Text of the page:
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With Friends Like These (John Will Never Make The Kessel Run In Less Than Twelve Parsecs)

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"So." Rodney's voice sounded almost casual, but he had a bit of the crazy around his eyes and he was blinking kind of a lot.

"So," John replied agreeably, sitting up in bed. It wasn't the first time Rodney had showed up in his quarters after midnight looking hunted, but it hadn't happened in at least a month. John was inclined to cut him a little slack.

"McKay?" he prompted when Rodney remained plastered against the inside of John's door, looking unlikely to move anytime soon.

"Hmm?" The look Rodney turned on him was puzzled and polite, so John knew this was a major freak-out.

He sighed. "Did you come to tuck me in?"

"Very funny." Rodney inched cautiously into the room. "So," he said again.

"So," John said.

"Cut that out."

In a major feat of tolerance and friendly understanding, John did not point out that Rodney was the one who had come into his room in the middle of the night. There hadn't been any alarms and no one had called on the radio, so Atlantis was fine. Which meant that Rodney's little crisis was personal. John weighed the likelihood of Rodney going away if he closed his eyes and pretended to be asleep. The odds weren't in his favor.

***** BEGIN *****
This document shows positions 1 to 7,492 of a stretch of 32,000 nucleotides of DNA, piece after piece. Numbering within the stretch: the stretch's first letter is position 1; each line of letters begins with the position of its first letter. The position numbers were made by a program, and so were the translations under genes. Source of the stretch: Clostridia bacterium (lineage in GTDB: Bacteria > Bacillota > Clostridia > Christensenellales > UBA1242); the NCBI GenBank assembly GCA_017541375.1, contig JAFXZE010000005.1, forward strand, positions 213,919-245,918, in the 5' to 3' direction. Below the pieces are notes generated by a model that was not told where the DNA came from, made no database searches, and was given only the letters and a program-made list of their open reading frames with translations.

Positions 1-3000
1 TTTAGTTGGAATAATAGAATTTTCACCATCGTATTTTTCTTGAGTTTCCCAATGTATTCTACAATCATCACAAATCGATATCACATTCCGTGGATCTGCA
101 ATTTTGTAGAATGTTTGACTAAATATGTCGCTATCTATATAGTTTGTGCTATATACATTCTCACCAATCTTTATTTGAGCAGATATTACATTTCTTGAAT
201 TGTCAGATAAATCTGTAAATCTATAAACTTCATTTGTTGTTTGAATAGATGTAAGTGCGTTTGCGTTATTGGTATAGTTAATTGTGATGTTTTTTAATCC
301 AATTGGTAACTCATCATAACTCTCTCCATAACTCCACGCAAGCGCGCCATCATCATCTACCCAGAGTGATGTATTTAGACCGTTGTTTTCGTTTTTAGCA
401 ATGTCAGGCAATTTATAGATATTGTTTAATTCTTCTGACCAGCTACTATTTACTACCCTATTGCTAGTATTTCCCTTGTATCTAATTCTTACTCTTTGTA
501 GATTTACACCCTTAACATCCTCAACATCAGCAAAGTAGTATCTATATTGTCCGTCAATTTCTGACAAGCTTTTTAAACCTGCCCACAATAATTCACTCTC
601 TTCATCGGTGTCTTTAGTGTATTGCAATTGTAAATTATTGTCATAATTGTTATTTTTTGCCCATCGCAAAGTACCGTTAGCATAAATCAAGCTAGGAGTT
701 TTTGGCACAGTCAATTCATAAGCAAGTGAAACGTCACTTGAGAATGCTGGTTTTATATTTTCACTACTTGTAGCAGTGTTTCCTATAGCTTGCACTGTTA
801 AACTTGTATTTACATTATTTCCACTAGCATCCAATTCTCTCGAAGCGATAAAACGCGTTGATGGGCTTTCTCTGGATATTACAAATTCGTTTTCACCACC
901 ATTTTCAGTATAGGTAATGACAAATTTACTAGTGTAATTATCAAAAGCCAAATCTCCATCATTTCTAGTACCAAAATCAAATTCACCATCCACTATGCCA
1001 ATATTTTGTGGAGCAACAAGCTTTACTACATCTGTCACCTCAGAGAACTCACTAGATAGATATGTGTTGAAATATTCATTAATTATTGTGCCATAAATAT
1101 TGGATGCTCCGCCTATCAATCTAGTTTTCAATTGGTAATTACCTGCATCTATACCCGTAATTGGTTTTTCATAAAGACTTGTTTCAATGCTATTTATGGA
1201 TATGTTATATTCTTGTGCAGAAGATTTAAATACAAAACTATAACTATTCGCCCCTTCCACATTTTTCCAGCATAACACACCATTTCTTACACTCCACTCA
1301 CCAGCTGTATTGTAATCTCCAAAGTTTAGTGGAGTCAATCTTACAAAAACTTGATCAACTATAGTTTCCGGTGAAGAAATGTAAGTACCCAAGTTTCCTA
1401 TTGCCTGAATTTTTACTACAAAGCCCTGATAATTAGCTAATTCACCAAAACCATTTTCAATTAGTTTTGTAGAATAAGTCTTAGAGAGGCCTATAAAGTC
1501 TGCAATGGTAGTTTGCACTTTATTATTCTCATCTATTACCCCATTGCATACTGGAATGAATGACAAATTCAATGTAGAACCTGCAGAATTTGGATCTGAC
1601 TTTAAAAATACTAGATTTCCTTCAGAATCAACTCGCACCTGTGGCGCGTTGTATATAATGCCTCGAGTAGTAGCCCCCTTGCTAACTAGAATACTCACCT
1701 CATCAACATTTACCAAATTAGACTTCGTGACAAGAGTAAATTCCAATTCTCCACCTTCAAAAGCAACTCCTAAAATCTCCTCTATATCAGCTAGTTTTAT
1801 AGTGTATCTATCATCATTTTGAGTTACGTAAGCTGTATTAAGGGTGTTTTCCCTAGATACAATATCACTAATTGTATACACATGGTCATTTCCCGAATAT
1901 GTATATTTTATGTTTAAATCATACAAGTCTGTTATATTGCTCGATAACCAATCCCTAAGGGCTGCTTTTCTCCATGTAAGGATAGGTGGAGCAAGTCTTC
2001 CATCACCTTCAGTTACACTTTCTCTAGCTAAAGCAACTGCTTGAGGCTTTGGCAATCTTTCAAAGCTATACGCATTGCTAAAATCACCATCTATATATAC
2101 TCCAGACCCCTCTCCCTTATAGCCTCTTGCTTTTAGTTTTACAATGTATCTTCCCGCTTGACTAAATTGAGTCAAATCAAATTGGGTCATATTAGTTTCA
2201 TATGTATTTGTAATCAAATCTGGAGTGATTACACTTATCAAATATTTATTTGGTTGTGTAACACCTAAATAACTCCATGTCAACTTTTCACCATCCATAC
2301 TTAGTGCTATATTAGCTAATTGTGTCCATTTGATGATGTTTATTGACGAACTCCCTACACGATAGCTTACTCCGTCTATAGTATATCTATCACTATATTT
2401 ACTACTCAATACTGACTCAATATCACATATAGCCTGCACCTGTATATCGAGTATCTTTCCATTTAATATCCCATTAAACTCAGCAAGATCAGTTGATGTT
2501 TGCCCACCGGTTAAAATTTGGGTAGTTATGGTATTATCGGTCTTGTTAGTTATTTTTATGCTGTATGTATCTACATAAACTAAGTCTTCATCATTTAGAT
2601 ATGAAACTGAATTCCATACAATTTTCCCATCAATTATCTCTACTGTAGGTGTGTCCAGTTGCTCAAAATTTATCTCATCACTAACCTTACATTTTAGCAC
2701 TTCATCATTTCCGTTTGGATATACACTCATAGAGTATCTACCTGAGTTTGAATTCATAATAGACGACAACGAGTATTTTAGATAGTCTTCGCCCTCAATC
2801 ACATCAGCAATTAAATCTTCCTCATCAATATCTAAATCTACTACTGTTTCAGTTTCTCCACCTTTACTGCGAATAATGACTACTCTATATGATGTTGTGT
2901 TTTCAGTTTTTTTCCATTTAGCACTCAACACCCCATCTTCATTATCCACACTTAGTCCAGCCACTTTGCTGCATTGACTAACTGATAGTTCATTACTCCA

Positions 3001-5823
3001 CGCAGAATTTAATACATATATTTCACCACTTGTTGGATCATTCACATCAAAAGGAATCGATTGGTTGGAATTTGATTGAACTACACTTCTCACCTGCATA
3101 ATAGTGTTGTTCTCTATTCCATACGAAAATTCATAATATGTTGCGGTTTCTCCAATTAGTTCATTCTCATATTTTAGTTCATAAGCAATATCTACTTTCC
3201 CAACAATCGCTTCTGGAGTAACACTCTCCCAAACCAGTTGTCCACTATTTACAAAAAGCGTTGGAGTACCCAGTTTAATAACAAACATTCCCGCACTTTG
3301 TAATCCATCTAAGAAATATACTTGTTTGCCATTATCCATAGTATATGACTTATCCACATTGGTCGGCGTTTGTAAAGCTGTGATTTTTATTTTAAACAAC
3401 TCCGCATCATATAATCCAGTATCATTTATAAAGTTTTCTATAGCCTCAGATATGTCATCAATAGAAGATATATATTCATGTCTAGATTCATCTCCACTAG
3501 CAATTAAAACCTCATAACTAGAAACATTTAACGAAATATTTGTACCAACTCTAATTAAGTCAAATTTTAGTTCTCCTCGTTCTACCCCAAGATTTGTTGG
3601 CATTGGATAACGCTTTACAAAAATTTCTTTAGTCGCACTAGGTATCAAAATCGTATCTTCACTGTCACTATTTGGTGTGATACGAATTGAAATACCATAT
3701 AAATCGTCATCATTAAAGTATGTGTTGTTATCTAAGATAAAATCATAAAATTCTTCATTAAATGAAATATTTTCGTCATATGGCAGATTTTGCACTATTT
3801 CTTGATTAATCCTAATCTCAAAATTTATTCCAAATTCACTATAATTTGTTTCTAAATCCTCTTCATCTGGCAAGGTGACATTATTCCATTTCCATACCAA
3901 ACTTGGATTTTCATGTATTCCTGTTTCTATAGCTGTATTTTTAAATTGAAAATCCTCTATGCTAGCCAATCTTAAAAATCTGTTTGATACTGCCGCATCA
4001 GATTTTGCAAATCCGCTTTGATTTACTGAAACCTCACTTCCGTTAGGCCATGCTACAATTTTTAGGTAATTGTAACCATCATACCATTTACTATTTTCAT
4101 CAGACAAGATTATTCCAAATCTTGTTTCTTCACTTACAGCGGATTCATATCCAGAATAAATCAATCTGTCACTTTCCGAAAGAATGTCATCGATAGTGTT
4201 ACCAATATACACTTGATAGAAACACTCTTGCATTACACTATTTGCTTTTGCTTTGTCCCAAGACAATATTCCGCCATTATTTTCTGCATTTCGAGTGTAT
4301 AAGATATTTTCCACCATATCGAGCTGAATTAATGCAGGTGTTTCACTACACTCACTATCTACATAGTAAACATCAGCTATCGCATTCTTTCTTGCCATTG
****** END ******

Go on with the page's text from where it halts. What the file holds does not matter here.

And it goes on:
"Spit it out, Rodney."

Rodney looked briefly affronted, then schooled his features and smiled ingratiatingly which was ten times worse. "I was thinking it's been too long since you and I spent any time together. Did you know that Harmony's commanded we make a state visit so she can show off what a good little despot she's become? Or we could go to that beach you're always babbling about. You could teach me to... surf. Doesn't that sound fun?" Judging from the pained expression on his face, John doubted even Rodney thought he'd pulled that one off. "Anything that takes us offworld for a few days. Or weeks. Weeks would be good."

Rodney was John's best friend, which was why he didn't smother him with his pillow. His heart went out to the guy. Something was obviously bothering him, and under ordinary circumstances John would have liked to help. But these were not ordinary circumstances.

"You can't go offworld now." John tried to sound patient. "You're busy. Very, very busy."

Rodney's face fell.

For the first time, John felt panic stirring in his stomach. "Rodney," he growled. "Did you do something to my ship?"